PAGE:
She told Dan: "The bombs were laid out for us to inspect. We had to pass them, to make sure they weren't damaged in any way, that they weren't leaking before they were sent through to be packed.

"We knew you couldn't have any leaks. You only needed a little spot and you'd be burned. People in the air force were going to handle them after us so we had to be sure there was nothing wrong with them when they went out."

Rosina explained the daily routines the staff - 2,000 by 1943 - had to go through to ensure they weren't affected by the dangerous chemicals or that their clothes became contaminated.

She said: "When we first went through the gates we had to go to a big building. You had your own locker there.

"You took your clothes off and went through the shower room and into the other room where you put their clothes on.

"And then you reported to the office where they told you which particular cave you were going to go in on that particular day."

Your stories and memories

Peter Parmella, Cambridge: "We moved form the north east to Mold in 1941 when my father, a chemical engineer at ICI Billingham, was transferred to Rhydymwyn. There my father never went out except to work, I can only remember him staying at home in Mold, playing chess with me and learning some Russian. His only social activity I remember was evenings at a house called Maes Alyn where I once went and met some foreign people with strange names. I was only 8 years old. We learned about his work at 1pm on the day the dropping of the atom bomb on Hiroshima was announced, when my father although a very un-dramatic man, told us that that was what he had been doing - he had been working on the atomic bomb development at Rhydymwyn. What he and others did there precisely was never clear to me though there is a paper in the Kew Archives which he wrote at the time on molecular weights and gas density - something to do with gaseous diffusion of uranium probably - what we call enrichment today. I would like to know the focus of research there if anyone knows. We returned to the north east when the work was transferred to the USA with the results we know.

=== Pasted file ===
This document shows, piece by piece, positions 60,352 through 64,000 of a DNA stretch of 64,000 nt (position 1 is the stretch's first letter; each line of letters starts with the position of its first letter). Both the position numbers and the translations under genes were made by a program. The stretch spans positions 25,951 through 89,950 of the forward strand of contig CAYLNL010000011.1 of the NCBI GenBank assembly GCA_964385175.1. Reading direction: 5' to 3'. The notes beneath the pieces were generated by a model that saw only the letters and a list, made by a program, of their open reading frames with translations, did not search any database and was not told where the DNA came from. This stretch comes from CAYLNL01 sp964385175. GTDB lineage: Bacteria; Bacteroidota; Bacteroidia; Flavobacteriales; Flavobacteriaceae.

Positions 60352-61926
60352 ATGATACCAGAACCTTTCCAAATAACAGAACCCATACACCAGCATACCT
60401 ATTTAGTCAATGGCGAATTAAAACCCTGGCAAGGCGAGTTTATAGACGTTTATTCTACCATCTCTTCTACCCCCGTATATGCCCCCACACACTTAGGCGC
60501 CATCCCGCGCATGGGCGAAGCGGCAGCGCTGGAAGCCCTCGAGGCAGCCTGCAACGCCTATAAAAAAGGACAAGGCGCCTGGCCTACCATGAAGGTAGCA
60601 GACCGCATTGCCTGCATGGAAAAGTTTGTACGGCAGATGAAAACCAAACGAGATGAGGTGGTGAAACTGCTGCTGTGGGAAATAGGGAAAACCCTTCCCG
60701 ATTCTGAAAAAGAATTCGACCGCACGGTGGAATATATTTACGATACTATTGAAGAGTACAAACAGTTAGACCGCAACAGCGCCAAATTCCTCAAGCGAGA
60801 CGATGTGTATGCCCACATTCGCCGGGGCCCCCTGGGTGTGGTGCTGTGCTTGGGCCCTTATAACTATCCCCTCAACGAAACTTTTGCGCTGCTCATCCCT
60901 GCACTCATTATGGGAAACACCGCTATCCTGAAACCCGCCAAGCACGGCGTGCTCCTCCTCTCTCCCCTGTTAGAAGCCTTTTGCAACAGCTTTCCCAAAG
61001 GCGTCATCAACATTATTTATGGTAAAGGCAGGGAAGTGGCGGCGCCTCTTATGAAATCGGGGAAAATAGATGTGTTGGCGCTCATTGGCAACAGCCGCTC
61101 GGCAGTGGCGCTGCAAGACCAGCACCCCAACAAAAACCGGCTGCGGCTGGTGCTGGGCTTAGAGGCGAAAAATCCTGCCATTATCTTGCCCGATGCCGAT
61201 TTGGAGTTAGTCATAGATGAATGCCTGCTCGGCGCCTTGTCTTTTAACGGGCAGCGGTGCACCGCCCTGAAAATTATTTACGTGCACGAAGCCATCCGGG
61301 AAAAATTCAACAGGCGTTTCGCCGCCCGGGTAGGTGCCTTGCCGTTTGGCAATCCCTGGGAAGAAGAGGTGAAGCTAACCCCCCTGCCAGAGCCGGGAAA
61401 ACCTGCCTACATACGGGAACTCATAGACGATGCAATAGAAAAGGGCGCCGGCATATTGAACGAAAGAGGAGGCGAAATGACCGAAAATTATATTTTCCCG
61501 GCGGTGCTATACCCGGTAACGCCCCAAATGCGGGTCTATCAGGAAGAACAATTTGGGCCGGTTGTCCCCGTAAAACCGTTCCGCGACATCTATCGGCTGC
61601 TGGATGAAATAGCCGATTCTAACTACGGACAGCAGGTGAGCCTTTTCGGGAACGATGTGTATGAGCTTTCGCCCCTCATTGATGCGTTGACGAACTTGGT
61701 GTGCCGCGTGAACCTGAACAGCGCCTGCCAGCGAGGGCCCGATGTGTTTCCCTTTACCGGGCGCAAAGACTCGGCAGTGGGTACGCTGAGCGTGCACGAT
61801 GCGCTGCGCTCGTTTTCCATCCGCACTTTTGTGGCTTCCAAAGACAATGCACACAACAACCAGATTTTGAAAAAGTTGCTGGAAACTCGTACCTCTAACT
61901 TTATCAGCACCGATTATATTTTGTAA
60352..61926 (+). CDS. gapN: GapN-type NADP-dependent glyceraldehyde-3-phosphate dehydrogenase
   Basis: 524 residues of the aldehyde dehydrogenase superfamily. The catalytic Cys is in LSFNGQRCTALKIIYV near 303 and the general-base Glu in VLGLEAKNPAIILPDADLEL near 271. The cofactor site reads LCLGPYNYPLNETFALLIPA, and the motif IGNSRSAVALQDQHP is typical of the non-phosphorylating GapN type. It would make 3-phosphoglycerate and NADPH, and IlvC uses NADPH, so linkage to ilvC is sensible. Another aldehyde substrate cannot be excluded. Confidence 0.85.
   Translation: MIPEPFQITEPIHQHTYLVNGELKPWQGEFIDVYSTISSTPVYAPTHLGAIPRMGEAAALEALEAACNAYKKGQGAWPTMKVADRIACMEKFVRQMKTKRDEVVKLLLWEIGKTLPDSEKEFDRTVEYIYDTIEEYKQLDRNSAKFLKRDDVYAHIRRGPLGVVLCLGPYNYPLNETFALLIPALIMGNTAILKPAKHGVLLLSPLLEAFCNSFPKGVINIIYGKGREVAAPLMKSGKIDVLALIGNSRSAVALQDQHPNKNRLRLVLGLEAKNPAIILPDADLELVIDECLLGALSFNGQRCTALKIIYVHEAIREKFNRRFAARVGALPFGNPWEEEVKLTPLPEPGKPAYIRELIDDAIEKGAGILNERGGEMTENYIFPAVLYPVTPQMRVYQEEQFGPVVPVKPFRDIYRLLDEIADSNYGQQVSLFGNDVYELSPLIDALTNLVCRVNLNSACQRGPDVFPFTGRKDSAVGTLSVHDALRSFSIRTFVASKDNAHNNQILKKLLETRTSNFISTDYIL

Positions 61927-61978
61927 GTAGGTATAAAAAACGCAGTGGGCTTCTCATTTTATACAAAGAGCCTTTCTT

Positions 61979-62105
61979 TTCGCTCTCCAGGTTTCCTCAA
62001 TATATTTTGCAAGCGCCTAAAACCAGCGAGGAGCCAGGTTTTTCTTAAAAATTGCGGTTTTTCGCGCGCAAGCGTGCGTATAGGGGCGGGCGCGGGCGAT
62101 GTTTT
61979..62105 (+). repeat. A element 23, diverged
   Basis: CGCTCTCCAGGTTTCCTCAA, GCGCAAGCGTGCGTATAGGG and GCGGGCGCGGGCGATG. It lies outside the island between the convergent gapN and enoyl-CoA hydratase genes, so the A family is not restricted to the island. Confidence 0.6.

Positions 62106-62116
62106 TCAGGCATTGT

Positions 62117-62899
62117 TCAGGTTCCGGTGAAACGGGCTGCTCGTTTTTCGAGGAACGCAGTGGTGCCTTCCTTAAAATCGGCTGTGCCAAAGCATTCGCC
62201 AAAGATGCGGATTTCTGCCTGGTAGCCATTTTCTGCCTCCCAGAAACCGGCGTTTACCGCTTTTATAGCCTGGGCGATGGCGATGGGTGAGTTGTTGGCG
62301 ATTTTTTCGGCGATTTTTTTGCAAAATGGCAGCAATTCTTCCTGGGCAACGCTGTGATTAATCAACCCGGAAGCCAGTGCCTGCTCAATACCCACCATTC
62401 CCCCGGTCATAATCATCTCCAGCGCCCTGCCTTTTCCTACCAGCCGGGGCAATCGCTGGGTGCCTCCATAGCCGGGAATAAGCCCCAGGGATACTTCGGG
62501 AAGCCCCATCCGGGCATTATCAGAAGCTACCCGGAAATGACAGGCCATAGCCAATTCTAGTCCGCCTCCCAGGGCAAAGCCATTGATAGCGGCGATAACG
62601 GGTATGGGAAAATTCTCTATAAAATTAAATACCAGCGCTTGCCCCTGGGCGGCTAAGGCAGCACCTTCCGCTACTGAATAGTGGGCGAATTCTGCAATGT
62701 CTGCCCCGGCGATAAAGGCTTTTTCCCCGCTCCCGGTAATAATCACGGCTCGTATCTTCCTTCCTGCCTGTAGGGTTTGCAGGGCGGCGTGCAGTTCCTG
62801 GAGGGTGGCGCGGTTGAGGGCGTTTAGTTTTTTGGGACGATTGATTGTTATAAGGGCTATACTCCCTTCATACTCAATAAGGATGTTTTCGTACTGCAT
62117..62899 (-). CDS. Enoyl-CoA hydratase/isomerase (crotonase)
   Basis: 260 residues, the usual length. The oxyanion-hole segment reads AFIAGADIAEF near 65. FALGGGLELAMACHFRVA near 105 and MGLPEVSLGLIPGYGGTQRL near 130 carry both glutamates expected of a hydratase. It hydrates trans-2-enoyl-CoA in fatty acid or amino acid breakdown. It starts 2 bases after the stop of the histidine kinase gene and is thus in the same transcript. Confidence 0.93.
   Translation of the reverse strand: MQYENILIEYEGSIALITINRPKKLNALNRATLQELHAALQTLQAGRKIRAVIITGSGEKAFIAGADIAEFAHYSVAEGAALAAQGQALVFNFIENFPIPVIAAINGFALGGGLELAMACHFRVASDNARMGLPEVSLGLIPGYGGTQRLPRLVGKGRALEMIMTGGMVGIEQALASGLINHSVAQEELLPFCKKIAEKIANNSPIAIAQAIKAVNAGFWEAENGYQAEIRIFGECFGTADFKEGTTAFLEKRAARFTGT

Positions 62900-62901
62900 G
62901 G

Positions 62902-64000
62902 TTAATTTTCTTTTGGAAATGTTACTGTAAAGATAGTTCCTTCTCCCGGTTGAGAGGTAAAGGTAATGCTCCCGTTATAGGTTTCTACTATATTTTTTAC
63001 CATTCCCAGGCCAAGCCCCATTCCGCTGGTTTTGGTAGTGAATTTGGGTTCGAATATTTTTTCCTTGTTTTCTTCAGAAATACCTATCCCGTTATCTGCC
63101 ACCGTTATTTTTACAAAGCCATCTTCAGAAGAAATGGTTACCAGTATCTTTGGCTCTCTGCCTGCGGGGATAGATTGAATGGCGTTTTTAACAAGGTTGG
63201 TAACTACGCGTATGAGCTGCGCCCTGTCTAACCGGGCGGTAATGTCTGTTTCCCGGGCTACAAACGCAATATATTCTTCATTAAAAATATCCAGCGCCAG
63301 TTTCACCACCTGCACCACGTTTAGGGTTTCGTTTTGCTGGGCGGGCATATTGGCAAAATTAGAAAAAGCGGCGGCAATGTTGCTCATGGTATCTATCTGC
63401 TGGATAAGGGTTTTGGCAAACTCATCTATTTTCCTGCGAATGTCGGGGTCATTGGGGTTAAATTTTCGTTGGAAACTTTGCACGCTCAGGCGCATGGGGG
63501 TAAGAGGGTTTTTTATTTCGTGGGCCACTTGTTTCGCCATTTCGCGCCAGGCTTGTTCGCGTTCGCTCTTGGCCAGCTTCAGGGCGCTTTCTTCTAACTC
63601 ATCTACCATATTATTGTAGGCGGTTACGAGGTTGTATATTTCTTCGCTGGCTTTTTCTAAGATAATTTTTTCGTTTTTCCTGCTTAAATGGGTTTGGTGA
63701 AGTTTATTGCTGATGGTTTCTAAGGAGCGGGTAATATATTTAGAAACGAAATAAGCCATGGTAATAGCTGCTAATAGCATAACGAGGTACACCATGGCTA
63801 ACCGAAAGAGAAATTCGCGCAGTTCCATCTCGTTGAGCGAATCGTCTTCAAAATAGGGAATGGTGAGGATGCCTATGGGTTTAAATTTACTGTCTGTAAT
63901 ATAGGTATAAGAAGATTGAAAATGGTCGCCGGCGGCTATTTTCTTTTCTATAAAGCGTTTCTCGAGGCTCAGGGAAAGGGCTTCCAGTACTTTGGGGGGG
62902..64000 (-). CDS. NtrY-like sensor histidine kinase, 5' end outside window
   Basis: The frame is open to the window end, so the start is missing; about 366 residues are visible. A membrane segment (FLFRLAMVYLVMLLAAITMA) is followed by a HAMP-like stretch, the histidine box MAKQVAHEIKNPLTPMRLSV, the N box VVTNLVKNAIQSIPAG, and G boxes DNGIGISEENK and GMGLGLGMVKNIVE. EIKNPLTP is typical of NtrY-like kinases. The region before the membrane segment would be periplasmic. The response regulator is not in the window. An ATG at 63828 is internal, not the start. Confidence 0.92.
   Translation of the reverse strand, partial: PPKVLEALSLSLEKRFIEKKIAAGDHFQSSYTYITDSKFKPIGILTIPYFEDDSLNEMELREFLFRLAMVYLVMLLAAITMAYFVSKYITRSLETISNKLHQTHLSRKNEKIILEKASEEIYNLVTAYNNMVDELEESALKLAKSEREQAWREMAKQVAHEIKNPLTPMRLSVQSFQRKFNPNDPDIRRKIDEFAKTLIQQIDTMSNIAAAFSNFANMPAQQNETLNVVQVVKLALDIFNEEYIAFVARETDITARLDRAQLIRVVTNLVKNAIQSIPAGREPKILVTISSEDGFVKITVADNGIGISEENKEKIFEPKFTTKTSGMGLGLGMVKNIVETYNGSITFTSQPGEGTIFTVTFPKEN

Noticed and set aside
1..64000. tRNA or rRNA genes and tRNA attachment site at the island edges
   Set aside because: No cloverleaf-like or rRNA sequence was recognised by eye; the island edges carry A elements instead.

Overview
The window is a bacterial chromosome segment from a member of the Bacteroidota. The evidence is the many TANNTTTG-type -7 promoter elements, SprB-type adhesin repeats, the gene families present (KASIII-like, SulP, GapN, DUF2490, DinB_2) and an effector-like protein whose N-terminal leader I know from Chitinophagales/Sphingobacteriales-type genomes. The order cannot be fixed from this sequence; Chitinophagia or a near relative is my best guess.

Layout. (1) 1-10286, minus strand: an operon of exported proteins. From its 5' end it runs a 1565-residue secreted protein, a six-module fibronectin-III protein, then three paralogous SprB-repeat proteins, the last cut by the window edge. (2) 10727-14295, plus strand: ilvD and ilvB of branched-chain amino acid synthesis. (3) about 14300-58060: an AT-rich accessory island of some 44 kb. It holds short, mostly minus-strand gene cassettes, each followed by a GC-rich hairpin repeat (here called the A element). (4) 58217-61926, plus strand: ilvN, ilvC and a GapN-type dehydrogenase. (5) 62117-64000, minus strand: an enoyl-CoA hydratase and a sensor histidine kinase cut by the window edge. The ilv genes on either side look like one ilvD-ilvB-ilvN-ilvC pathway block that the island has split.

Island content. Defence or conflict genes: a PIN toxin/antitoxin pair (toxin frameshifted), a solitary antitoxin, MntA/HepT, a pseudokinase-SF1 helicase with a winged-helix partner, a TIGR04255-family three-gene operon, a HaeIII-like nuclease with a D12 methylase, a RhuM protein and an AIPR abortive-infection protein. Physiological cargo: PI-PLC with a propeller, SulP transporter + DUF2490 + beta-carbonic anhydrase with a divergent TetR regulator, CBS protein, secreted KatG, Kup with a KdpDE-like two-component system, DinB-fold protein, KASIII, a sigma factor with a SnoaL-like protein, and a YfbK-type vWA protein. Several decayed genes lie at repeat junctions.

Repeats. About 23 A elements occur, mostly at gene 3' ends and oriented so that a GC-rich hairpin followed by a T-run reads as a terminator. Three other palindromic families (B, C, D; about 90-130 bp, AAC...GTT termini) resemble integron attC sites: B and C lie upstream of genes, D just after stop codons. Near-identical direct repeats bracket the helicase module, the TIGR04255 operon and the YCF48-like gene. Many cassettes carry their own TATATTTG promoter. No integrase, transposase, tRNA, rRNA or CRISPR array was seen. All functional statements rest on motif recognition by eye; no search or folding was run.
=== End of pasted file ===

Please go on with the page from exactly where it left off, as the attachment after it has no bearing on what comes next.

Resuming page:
Allan Roberts, Enfield, Connecticut, USA: "My father, John (Jack) Roberts, was an ICI police sergeant who had been transferred to Rhydymywn from the Rock Savage Plant in Cheshire in 1939. We went to live in Nantalyn, above the Morris's mill. I remember the main entrance to the works being a few yards from the train station before they moved it to its present position and diverting the river. He worked there until 1941 when he was drafted into the Army. He had many stories about that time, but being young and not very attentive I have forgotten most. I would like to offer advice to all like me. Get a tape recorder. You can never trust your memory and cannot go back in time. I will regret it all my life."

Ian Smith, Chester: "My father, Les Smith, moved from Liverpool to Afonwen. He was taken on by ICI as a general mechanic fixing backup generators. He also told stories of tunnels with dividing lines down the middle, personnel in grey overalls walked down one side because they worked with toxic chemicals and other personnel kept to the other side. He told of very harsh working conditions such as operating arc welding equipment whilst up to his knees in water down long dark tunnels that had enormous steel doors. Les was in Caerwys Home Guard. Can anyone supply any more info regarding Caerwys Home Guard?"

Bob Cokayne from Sandbach, Cheshire: "My father, Ron Cokayne, worked at the Rhydymwyn site during the war as part of the government's Man Power Commission. Although I do not know the exact nature of his work he was in an area desginated 'P6'. He lodged with a Mrs Newman in a house on the road out of the village towards Pen-y-Fron."

Mike Gibson, Prestatyn: "Always been a bit mysterious this place! When I was a kid living in the Antelope Hotel, we used to get several men staying who worked there. However, they were not your average run of the mill workers, these men were from London and were obviously from the Ministry. They used to wear the traditional long black overcoats and trilbies, and would come home from work, have their evening meal, have a few pints in the bar and then to bed. They never revealed just what they did on the site - well, so my dad used to say."